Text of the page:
However, yeah, we don’t live close to the church. My struggle here is more theological. Can I belong to a church that differs theologically from the tradition I align myself with? And if so, how much deviance can I allow? I’m a member of the Presbyterian Church in America right now. As for Reformed churches close to my house, there are a couple. There is one PCUSA church within about a 5 minute drive, as well as a Sovereign Grace church. So, can I join a PCUSA church even though that denomination is marked by such a great deal of liberalism? Can I join a Sovereign Grace church, which though largely Reformed theological, differs on the issue of baptism and charismata?

    Like I said, I haven’t read Benton’s book, and so I’m not sure if he addresses issues like that. I don’t want to be the arrogant guy who goes into a church that differs in theology and practice with the intent on altering it entirely because I think I’ve got all the answers. But at the same time, I do believe that God has blessed me with depth of insight into His revelation, and want to share that knowledge and wisdom with His people, wherever they are.

    Just thinking out loud…but thanks again for this post. It’s helpful to think through some of these things.

  2. Hi Jake,

    Thanks for stopping by and sorry about the delayed response. I understand the book-buying freeze.

    You raise some thought -provoking scenarios. And you’re right, Benton does not interact with theological tensions of attending one church over against another. I think he assumes that a person could, in good conscience, affirm the doctrinal statement of the small church.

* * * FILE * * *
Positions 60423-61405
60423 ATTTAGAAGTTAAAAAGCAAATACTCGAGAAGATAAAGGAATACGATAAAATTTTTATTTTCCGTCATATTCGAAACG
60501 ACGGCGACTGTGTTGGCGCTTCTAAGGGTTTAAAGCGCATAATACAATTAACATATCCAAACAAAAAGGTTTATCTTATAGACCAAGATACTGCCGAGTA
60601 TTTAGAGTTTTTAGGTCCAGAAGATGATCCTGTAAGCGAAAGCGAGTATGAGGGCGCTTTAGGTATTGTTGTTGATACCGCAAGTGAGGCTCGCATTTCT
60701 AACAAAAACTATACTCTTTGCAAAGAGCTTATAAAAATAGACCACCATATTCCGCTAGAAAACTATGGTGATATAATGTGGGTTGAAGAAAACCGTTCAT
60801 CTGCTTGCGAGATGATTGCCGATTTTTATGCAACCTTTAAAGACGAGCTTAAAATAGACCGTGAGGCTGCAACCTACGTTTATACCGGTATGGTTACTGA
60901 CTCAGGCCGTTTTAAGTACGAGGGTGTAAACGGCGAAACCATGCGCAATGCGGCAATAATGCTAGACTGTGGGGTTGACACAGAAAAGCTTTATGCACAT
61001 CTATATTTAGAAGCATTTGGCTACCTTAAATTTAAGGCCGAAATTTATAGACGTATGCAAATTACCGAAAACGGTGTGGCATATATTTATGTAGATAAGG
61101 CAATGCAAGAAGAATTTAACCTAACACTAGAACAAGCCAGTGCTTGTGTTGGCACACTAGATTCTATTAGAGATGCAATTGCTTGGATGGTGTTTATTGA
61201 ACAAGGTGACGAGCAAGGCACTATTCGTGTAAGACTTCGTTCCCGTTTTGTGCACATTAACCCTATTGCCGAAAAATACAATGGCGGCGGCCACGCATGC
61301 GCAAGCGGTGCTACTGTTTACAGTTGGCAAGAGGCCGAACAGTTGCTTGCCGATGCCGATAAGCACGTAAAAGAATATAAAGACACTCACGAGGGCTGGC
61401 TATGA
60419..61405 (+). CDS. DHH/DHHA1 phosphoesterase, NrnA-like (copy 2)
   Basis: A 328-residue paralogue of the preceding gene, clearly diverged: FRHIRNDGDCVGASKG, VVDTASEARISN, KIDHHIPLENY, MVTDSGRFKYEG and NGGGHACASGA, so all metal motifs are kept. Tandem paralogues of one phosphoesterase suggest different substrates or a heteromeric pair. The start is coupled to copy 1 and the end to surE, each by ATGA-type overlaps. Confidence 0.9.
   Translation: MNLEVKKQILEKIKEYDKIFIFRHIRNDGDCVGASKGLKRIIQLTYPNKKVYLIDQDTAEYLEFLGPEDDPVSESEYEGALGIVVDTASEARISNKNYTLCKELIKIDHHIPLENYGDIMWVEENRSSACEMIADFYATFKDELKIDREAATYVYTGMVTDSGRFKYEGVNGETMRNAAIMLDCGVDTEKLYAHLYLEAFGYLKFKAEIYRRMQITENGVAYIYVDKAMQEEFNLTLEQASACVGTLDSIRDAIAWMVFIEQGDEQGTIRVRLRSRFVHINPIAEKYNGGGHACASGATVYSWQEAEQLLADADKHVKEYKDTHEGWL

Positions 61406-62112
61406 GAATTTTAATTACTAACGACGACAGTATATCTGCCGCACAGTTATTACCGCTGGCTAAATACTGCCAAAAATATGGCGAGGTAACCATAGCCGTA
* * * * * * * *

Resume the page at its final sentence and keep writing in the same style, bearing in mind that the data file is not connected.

I agree with you that it would be arrogant and subversive to join a church because it’s close and small and could use our help with the intent of altering it. However, could you join a Presbyterian Church in the PCUSA which is moderately or considerably more conservative than the denomination as a whole? I think so. But maybe, just maybe, it’s time to consider a good, conservative Baptist church. 🙂 Michael Lawrence wrote an interesting chapter in Why I Am A Baptist (eds Tom Nettles and Russell Moore), “Why I Am A Baptist–Again: Confessions of a Former, Former Baptist,” pp.87-94. He went from the SBC to the PCA and back to the SBC.

    But, levity aside, if one can agree doctrinally and philosophically with a church and there is a choice to betwen one closer or one further away–choosing the closest one, in my opinion, in preferable. Then, if there is a choice between a small and large church with little difference in travel time, I would go with the smaller one.